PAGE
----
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16 CHILD MALTREATMENT RESEARCH, POLICY, AND PRACTICE had been seriously injured or who had died because of abuse. The article described some of the key clinical features of child maltreatment, includ- ing the discrepancy between clinical findings and the historical data, some of the physical and radiographic findings of abuse, and why physi- cians would have difficulty believing parents can hurt their children. The publication of the article was a “landmark” for the field of child abuse and neglect, said John Leventhal, professor of pediatrics at Yale Univer- sity School of Medicine and an attending pediatrician at Yale-New Ha- ven Children’s Hospital. Many problems it described are still problems today. Challenges in the Assessment of Maltreatment One such problem involves the diagnosis of maltreatment, noted Leventhal. Diagnoses of maltreatment are based on a combination of clinical features rather than a single diagnostic test. Furthermore, these diagnoses have major implications for children and families related to safety, placement, and possible termination of parental rights. Pediatri- cians continue to struggle with this diagnosis, said Leventhal. “Many of us know physicians who have made the wrong diagnosis and have sent abused children home, and sometimes those children come back with more serious injuries due to abuse or even die from an abusive injury. We take these problems very seriously.” An additional problem cited by Leventhal is that some so-called ex- perts in court continue to deny that abuse has occurred and propose spe- cious theories of causation, such as vitamin deficiencies or reactions to vaccines. In contrast to the 750 children described in the 1962 article, Leventhal and his colleagues have estimated that in the United States about 4,500 children annually enter the hospital with serious injuries due to abuse (Leventhal et al., 2012). The majority of these children are younger than age 3, and most of those are less than a year old. The mortality rate for these children is very high, at around 6 percent in the hospital. Changes in the Assessment of Maltreatment Partly in response to the problems he identified, the assessment of maltreatment has undergone major changes over the past two decades, Leventhal observed.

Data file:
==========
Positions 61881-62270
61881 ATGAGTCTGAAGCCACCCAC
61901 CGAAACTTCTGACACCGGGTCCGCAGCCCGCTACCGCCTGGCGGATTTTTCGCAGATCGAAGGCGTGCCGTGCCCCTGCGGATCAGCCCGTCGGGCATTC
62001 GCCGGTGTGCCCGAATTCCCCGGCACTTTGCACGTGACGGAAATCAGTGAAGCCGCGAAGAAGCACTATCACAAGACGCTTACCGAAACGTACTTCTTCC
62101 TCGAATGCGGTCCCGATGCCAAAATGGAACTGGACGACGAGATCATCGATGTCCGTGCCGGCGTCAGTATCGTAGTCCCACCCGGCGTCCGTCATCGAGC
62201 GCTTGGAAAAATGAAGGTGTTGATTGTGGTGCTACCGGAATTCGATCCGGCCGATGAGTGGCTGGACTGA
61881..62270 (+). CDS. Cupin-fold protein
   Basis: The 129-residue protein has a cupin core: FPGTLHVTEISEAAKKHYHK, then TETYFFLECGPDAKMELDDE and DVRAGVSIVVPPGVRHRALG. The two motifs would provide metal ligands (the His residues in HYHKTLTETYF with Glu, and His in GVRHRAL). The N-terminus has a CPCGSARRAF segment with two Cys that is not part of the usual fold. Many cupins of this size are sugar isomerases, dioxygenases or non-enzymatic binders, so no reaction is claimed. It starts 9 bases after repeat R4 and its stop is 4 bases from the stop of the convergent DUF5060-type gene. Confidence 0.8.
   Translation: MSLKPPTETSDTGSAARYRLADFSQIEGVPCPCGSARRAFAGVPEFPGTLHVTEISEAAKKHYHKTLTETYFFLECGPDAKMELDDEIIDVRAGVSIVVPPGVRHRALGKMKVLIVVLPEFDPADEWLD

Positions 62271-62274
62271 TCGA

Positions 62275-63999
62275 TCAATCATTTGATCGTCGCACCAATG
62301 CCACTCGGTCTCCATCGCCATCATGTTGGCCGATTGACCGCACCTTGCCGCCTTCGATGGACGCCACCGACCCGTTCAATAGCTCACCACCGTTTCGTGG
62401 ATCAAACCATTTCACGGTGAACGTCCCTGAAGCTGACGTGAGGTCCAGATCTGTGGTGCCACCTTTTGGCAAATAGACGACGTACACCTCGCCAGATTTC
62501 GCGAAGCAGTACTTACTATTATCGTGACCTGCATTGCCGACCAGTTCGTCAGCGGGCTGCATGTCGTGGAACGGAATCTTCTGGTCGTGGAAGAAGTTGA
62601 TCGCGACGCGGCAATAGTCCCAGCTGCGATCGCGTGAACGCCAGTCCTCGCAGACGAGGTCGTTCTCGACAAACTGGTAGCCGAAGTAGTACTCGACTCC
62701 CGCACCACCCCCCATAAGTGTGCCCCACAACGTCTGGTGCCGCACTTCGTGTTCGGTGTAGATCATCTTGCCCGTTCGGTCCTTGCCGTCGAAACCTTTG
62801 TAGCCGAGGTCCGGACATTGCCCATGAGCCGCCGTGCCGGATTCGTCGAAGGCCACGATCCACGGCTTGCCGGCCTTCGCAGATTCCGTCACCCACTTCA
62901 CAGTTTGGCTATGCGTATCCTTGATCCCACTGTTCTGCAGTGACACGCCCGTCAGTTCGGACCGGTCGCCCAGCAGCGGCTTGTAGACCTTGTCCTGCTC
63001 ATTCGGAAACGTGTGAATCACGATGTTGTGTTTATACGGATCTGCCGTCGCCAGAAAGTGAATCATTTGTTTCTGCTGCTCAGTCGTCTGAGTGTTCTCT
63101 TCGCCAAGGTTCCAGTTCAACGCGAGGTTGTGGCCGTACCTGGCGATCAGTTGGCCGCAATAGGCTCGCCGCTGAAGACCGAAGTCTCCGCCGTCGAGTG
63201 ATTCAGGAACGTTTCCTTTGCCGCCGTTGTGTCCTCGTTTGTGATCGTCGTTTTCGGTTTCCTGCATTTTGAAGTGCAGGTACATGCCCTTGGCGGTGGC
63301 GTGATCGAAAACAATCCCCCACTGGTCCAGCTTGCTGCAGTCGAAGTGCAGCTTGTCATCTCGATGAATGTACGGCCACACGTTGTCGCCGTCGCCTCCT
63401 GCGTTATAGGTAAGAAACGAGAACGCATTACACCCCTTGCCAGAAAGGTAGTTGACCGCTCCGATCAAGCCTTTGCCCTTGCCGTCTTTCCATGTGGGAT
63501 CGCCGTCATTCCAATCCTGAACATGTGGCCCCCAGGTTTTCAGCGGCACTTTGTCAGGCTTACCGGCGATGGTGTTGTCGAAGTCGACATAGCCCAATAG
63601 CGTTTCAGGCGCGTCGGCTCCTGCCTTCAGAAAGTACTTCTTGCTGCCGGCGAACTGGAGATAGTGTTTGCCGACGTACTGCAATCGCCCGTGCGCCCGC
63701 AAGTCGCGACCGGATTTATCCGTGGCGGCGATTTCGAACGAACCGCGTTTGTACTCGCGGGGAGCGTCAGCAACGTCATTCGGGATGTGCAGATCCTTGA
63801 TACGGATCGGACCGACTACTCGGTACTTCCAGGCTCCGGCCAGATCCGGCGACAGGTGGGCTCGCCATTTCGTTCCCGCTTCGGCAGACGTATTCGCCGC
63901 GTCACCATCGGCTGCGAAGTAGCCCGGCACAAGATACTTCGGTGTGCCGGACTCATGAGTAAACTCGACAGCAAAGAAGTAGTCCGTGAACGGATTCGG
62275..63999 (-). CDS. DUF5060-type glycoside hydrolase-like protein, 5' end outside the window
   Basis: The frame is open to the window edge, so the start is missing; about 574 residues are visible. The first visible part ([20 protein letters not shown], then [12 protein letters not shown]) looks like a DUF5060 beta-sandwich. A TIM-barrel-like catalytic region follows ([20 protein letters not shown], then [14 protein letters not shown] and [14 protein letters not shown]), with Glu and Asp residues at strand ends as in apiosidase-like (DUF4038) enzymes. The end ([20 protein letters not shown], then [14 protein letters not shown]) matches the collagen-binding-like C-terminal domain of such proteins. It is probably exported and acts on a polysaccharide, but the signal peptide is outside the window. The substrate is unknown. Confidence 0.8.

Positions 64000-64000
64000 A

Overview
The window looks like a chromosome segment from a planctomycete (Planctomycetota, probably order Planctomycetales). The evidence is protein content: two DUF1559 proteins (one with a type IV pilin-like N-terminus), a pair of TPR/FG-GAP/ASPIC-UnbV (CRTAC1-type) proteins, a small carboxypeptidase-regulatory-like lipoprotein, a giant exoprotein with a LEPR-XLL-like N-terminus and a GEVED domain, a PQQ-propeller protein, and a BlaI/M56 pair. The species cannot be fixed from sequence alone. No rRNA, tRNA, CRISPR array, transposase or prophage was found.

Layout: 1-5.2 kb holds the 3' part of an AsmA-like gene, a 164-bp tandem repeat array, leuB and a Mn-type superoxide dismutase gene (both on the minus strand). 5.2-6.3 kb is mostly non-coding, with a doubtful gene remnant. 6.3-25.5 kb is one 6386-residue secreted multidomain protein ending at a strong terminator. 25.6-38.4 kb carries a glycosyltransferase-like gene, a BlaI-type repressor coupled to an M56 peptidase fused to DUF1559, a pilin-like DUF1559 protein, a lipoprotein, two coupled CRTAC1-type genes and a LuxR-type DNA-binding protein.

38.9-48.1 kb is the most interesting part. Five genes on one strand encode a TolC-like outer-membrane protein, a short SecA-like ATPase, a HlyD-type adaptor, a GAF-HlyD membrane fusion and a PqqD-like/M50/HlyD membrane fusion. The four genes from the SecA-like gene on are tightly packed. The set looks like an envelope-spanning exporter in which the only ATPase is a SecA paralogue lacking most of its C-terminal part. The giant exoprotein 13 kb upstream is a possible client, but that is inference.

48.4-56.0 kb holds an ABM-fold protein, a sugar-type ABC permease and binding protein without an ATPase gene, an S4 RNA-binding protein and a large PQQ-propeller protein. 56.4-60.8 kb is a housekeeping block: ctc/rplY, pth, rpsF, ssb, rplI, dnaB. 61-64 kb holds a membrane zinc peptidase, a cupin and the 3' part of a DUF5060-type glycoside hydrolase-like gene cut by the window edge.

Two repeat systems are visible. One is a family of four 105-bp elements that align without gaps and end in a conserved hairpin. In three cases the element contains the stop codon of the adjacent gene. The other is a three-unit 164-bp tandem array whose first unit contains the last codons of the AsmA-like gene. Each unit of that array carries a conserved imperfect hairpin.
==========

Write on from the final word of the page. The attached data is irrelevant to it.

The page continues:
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17 RECOGNIZING AND ASSESSING CHILD MALTREATMENT First, evaluations have become more collaborative and multidiscipli- nary. Once done largely in a hospital setting or by child protective ser- vices (CPS) or the police, assessments are increasingly done in child advocacy centers (CACs) or by multidisciplinary teams (MDTs). In Connecticut, for example, MDTs can include prosecutors, CPS workers, physicians, forensic interviewers, social workers, mental health treatment staff, and school social workers. In Florida, pediatricians are closely in- volved in CPS work and provide advice to agencies about the kinds of investigations, medical workups, or other assessments needed. Second, hospitals have emphasized child protection teams, with sup- port from the National Association for Children’s Hospitals and Related Institutions, which recently published standards of excellence for such teams (NACHRI, 2011). A new focus on sentinel injuries has directed attention to less serious injuries that often occur before serious injuries. In Connecticut, for ex- ample, every child reported to CPS who is less than a year old and has a physical injury triggers a consultation with a pediatrician to decide whether that child needs a more substantial investigation. Finally, in 2009, 191 pediatricians were certified in the new specialty of child abuse pediatrics, which has changed perspectives in departments of pediatrics, according to Leventhal. Research Advances Relevant to the Assessment of Child Maltreatment Leventhal described several research advances that have furthered the assessment of child maltreatment. For example, much research has focused on defining the disease (and nondisease) and generating strong evidence about the range and specificity of clinical findings due to phys- ical abuse. Some research has examined the process of evaluation, such as the use of skeletal surveys as a diagnostic test or the evaluation of the siblings of abused children. However, little research has examined deci- sion making by clinicians, such as their biases and reporting patterns. As an example, Leventhal described research on bruises as an indica- tor of abuse in young children. Children can be bruised when they start “cruising,” or pulling themselves upright and walking from object to ob- ject, at about the age of 9 months. “These studies have suggested that children who cruise can bruise, but children who are not cruising are less likely to have bruises as part of normal activities,” said Leventhal. Chil- dren with unexplained bruises at less than 9 months of age need careful evaluations to determine whether abuse has occurred to the child. Other